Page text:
What do you think? Do we live in such times and in a Church where specific discernments can be permitted?

For your reference Amoris Laetitia is online here.

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Music Of the Trees 2: Hovhaness

tops-of-treesA sonata for harp and guitar, “The Spirit of the Trees,” has long been on my cd shelf. This recording by Yolanda Kondonassi on harp and David Leisner on guitar is the only release of which I’m aware.

Reviewer Steve Schwartz, writing for Classical Net Review, gives some insight:

Essentially, the harp hasn’t changed its essential character in thousands of years. It is still … not a chromatic instrument, and since at least Wagner, music sings mainly chromatically. You can’t do a quick chromatic scale on the harp. You can’t create a chord for it with three pitches each a half-step (or a major seventh or minor ninth, for that matter) apart. Hovhaness’ finds a radical solution – literally “radical,” since it goes back to the roots of the instrument. He makes the harp sing modally (mainly Dorian and Phrygian, for those keeping score), although he continually changes the modes. He confines chromatics mainly to slow, even turtle-slow passages. The emotional affect of the piece is odd, a piece “out of all time.” It’s modern and ancient at once. You can imagine it coming from under the hill.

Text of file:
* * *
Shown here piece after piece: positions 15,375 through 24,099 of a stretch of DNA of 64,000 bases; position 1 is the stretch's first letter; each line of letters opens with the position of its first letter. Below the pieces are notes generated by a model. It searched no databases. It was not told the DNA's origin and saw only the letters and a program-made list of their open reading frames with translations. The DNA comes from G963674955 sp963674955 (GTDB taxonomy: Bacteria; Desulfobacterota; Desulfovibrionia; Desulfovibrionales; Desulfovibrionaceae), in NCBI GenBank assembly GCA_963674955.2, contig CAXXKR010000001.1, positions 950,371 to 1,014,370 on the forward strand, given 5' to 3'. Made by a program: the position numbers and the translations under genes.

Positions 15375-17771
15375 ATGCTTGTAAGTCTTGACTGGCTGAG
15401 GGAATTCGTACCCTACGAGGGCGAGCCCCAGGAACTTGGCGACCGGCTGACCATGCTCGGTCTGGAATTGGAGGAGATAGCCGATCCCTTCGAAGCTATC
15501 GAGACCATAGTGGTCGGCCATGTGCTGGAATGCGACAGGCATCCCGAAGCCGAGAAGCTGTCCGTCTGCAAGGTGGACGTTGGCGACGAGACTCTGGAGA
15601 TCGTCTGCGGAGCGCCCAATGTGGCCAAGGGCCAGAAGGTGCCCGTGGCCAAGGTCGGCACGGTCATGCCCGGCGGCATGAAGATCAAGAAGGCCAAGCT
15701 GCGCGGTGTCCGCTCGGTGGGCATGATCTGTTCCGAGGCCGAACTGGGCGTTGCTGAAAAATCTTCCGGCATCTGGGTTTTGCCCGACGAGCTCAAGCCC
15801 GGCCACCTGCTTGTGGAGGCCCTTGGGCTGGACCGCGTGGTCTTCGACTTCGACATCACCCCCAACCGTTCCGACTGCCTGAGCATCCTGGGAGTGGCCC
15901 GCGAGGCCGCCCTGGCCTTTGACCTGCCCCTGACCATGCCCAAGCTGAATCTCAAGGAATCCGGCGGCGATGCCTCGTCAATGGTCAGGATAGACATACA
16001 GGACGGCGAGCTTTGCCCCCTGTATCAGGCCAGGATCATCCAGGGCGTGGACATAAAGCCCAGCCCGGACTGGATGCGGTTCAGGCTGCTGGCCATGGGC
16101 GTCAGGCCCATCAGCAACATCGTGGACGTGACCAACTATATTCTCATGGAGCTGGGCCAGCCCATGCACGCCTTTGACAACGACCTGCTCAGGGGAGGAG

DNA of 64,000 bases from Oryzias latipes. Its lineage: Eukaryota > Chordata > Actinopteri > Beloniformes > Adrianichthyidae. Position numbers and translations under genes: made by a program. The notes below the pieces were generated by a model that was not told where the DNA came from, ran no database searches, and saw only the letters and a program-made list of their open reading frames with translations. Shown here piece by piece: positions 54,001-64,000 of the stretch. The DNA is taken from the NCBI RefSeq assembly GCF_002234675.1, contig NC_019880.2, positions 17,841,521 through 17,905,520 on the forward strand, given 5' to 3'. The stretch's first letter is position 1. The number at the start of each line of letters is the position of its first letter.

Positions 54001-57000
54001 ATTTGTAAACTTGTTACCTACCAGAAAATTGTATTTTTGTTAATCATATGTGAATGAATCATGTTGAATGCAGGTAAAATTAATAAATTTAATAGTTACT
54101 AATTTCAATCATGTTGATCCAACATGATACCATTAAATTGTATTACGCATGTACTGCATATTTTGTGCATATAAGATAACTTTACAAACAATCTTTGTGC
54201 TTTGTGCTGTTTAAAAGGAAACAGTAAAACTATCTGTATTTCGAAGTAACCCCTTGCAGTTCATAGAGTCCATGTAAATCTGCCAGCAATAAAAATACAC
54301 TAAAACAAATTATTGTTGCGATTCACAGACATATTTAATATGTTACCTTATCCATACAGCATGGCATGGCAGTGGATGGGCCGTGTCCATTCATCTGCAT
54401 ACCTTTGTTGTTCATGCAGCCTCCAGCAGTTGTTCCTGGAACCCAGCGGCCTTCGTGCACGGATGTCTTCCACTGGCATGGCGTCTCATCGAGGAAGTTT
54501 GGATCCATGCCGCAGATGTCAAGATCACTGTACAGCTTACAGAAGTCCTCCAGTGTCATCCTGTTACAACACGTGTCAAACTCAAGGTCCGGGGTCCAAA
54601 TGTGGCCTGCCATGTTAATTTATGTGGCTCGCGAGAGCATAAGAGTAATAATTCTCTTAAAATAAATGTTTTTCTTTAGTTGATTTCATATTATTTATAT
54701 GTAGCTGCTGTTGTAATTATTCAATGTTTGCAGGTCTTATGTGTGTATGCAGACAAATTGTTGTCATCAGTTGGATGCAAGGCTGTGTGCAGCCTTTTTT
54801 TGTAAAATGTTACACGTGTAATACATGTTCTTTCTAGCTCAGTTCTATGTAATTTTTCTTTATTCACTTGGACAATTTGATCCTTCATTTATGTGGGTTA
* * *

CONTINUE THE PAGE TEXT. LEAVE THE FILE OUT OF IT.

When a composer is communicating something of the essence of trees, I think that fits. Those plants are both old and new, a balance of wood building annually on itself, and each year, new leaves and flowers spring into view. To the untrained eye, the flowers fade and the leaves fall. But they have accomplished their task: nourishing the old and contributing new growth inside. The modern sustains and refreshes the ancient.